A Chat with Garey Ingram

Garey Ingram is in his sixth professional season as a hitting coach in the Los Angeles Dodger's organization. When I spoke with him, I was impressed with his articulate knowledge of the game, illustrating that many of the Great Lakes Loons hitters are going to learn many facets of the professional game this season.

I sat and talked to Ingram about the progress of these players in the first half of the season as well as his overall coaching philosophy.

CH: If you would, could you comment on the offensive progress from the beginning of the season? At this point, the team seems to be hitting the ball better than they were at the beginning. Was it because of the cold weather?

GI: I think that that had a little factor in it. A lot of these guys are from warm weather states and they were just cold, like everyone else in this league. But you really cannot use that as an excuse because everybody else is dealing with the same. We knew that when it started warming up, these guys's bats would start warming up as well.

CH: What about a guy like Carlos Santana who is struggling this year after putting up some nice offensive numbers earlier in his career? What do you try working on with him?

GI: This guy can hit, and like Josh Bell started off real slow and he turned it on. Our main guys weren't hitting early on like [David] Sutherland, Josh Bell, and Carlos Santana.

Santana just got back to playing again, he was out for a little bit and his bat is going to heat up. I think all we can do is getting him out there, hitting early, getting his swings in and getting his timing back.

You guys haven't seen the best of Santana, you've seen him throw pretty well [behind the plate] but his hitting is going to come around. We need to be patient with that.

CH: And for someone like Trayvon Robinson who only begun switch hitting last year? What do you work with him as far as being more comfortable from the left side of the plate?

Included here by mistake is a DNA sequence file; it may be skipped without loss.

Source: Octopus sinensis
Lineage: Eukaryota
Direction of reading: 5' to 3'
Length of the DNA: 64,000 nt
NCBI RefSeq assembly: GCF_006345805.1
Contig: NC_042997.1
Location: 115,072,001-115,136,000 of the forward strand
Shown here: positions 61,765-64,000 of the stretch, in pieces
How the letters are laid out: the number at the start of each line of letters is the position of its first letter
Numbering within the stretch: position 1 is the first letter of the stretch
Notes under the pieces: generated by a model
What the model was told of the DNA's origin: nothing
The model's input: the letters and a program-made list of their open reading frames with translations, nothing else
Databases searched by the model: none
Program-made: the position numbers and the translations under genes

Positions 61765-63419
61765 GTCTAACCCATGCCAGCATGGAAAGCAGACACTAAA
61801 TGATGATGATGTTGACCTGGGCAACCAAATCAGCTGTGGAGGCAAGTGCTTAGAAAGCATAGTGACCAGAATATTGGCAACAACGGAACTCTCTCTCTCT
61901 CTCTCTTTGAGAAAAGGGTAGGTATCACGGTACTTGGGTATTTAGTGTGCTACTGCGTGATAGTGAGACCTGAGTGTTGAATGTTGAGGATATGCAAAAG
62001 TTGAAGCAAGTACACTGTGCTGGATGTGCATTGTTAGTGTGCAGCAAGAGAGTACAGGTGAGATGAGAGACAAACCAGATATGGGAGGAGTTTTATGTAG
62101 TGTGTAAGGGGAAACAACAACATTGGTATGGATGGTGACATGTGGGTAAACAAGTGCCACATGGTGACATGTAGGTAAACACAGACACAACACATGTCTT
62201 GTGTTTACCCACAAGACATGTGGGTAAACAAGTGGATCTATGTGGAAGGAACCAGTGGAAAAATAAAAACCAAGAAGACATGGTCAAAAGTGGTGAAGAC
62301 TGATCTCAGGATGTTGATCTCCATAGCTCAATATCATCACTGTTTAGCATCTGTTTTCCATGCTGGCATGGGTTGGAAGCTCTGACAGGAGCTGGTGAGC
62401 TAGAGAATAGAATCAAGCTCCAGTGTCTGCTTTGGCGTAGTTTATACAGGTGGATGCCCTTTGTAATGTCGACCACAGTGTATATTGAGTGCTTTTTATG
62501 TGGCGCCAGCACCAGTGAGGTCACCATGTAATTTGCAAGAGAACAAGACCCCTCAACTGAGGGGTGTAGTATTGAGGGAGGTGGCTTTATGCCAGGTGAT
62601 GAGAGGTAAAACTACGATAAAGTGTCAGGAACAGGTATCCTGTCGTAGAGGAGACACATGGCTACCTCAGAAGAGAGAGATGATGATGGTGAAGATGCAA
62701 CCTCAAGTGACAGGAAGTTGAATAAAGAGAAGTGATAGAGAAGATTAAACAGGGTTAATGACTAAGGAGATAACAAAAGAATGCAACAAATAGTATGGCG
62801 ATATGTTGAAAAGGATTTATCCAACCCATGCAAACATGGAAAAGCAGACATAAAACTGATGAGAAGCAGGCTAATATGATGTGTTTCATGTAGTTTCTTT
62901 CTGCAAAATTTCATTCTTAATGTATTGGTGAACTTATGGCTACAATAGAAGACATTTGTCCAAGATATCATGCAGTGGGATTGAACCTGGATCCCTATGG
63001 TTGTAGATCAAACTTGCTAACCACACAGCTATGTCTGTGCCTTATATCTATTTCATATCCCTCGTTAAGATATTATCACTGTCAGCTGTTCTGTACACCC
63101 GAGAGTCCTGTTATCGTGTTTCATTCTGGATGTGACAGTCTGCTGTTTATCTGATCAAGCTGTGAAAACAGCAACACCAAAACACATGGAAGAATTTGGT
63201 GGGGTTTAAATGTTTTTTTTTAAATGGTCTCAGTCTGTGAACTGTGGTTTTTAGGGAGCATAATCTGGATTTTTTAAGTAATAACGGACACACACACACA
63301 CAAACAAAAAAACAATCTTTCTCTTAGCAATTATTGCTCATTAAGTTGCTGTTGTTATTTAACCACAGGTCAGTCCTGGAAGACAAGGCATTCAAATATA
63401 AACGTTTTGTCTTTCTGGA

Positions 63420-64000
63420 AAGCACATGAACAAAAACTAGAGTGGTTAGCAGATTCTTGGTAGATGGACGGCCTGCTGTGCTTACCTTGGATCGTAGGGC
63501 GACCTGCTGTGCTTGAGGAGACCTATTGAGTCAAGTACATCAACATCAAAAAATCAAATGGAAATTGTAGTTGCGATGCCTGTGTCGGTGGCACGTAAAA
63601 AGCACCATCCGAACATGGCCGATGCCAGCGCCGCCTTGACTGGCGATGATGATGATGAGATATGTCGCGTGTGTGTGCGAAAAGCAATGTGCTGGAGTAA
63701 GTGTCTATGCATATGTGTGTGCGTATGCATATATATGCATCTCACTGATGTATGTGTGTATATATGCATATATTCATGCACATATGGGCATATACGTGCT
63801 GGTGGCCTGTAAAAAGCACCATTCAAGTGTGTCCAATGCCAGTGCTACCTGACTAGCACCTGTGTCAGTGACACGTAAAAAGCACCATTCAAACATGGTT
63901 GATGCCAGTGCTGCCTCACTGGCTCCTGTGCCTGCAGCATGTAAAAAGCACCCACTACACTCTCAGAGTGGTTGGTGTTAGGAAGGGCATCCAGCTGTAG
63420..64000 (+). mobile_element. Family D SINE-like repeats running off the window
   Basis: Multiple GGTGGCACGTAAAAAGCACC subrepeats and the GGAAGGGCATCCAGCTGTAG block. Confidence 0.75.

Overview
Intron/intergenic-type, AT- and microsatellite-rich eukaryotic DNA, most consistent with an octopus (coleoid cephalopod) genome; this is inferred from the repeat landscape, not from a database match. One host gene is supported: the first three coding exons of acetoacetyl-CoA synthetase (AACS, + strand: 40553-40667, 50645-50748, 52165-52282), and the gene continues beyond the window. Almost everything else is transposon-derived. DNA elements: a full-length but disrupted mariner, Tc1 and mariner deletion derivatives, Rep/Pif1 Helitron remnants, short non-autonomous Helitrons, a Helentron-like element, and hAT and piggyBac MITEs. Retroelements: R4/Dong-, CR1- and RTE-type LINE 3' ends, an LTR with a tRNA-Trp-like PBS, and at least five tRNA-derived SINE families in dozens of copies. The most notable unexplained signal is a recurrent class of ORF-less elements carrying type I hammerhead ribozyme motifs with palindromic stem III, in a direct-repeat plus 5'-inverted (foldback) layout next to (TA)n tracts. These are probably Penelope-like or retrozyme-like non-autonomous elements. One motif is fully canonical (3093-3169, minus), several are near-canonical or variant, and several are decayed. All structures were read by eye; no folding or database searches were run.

GI: With Trayvon, he's going to have to use all weapons of his game which is bunting, taking some pitches, hitting the ball the other way, hitting ground balls and keeping the ball out of the air. And if he can do all those things with his speed, he's going to create a lot of havoc.

He's a young kid, probably hasn't played in front of this many people before. I think he's doing a pretty good job, he started off hot and he cooled off and with him, like everyone else, do some extra bunting and making sure he stays short to the baseball.

Sometimes he tends to swing at pitches out of the zone but that's normal at this level.

CH: What would you say is your overall coaching philosophy?

GI: My main philosophy? I really like to teach the kids to use their hands the proper way because a lot of times you get kids that come out of college that have those upper cut swings because in college you use those light 28 ounce bats but hitting with a wooden bat is night and day from hitting with aluminum.

I like to teach them to hit with solid contact because if you hit with solid contact, your ratio of getting a lot of hits is going to be pretty high than if you're up there, just swinging out of your heels.

Basically, I just keep it real simple, see the ball, throw your hands at the ball and make it solid contact. And we have a lot of guys that, if they start doing that, they are going to start hitting more homeruns, they're going to start driving the ball more and their averages are going to be higher.

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